Courtney Gould’s award-winning debut novel includes ghost hunters, a queer romance, and a small town called Snakebite.
Her youth thriller, The Dead and the Dark, was inspired in part by an unexpected place: the Oregon Department of Employment.
Several years ago, Gould, 28, was helping rural Oregonians through her job at a state agency. Then I watched the Wild Wild Country documentary about a cult moving to a property in rural Oregon in the 1980s.
That was enough to inspire her to take a road trip to eastern Oregon.
She grew up in Salem and had relatives in Silverton, but was fascinated by very small outlying towns like Fossil and Valley.
“Obviously people feel very loyal to each other, and there is a really strong sense of community,” Gould said, “but they are also very wary of people coming in from the outside.”
The Dead and the Dark explores the tension between internal and external parties.
Gould, who is a lesbian, was also curious about what it would be like to grow up in a very small town.
“I don’t know what my relationship to myself will be like,” Gould said. “And this idea of, you can pretend to be someone, and maintain that sense of community and solidarity with your town, or you can be yourself and immediately self-isolate as well.”
One of the main characters in the book is teenager Logan Ortiz Woodley, whose parents host a ghost-hunting television show.
Her parents, Alejo and Brandon, grew up in the small, rustic—and fictional—town of Snackbyte, Oregon, but Logan didn’t visit until she and Aligo joined Brandon one summer.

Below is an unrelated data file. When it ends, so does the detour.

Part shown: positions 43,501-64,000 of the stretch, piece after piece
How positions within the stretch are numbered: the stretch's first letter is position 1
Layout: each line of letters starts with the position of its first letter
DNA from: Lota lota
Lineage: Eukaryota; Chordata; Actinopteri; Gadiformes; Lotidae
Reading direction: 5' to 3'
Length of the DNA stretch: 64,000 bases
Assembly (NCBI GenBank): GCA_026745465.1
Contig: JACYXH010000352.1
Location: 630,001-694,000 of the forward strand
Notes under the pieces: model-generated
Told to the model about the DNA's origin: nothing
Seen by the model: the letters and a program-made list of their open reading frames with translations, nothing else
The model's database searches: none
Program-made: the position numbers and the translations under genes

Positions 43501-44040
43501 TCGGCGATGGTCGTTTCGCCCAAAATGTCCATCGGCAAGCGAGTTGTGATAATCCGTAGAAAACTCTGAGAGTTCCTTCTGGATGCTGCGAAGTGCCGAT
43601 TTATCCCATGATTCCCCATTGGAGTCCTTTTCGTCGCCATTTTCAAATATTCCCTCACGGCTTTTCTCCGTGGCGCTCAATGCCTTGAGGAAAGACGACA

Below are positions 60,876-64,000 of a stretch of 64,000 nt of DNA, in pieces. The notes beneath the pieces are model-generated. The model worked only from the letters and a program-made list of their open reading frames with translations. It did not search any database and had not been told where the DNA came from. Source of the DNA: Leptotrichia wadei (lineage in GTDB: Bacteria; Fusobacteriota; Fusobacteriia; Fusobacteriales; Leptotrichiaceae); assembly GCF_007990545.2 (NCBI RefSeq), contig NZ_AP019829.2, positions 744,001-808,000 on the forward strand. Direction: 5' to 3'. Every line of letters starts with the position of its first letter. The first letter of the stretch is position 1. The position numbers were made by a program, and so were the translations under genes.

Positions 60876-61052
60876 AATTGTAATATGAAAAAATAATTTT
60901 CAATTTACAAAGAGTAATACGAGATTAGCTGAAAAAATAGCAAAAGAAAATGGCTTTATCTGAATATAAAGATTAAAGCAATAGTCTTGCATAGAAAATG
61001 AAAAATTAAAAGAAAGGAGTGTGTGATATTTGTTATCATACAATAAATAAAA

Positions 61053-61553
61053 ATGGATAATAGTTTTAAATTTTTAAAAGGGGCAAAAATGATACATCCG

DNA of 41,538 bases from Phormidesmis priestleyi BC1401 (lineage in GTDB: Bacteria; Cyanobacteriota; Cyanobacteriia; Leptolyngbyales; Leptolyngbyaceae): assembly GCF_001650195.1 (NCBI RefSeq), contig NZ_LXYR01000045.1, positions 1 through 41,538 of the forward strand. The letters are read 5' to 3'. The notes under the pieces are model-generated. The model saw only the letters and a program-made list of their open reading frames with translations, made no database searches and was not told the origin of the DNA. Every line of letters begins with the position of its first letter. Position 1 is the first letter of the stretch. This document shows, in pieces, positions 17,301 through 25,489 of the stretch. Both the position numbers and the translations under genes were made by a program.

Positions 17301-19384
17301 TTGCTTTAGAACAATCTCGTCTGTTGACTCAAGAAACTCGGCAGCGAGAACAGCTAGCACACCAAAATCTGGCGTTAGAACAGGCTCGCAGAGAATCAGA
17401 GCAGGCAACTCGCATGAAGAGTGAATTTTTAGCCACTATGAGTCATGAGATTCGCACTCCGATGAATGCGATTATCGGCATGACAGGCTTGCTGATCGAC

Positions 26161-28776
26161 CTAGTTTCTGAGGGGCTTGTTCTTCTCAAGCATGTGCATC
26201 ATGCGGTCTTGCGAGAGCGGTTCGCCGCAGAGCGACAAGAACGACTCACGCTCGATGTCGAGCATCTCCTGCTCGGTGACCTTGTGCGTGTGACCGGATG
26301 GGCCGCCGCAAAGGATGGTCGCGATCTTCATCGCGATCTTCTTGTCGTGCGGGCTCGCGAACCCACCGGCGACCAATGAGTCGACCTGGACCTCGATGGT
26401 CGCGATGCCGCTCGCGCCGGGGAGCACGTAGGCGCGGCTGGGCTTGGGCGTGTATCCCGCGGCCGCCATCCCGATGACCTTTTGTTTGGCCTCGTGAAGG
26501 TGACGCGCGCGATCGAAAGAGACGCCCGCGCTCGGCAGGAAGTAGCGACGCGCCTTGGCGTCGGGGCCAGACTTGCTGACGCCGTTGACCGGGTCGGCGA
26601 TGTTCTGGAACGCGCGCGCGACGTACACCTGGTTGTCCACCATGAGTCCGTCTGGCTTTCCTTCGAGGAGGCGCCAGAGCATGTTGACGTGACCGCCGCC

Meanwhile, the daughter of a rancher from the Snackbyte family, Ashley Barton, has lost her boyfriend, Tristan. Her fellow Snakebiters are starting to give up on the hunt, but she’s sure he’s not dead – he’s just disappeared.
Logan and Ashley form an unlikely alliance to try to find Tristan.
This spring, “The Dead and the Dark” won the Leslie Bradshaw Award for Youth Literature at the Oregon Book Awards.
The book was released in August 2021, and this spring’s awards ceremony was Gould’s first in-person book event.
“I was so confused that I didn’t do anything personally,” Gould said. “Then I was in front of the crowd and everyone was staring at me and I was just shivering, because I was so excited.”
Just before she wrote The Dead and the Darkness, Gould had been working on another book for a while, about a girl who sells her soul to the devil, but there were a lot of characters and she was struggling to fill in the plot holes.
Then she decided to discard it in favor of this “bright new” idea she had of rural ghost hunters.
“Because it was kind of in the back of my mind for so long when I was working on the other book, I feel like when I finally started working on it, it kind of exploded,” she said.
Gould said she wrote the book quickly, in just a few months towards the end of 2018.
She entered a Twitter contest to feature her book in one tweet. It was popular, and it acquired agents and sold “The Dead and the Dark” to Wednesday Books, a Macmillan imprint, in 2019.
Love writing since childhood
Gould has always loved writing.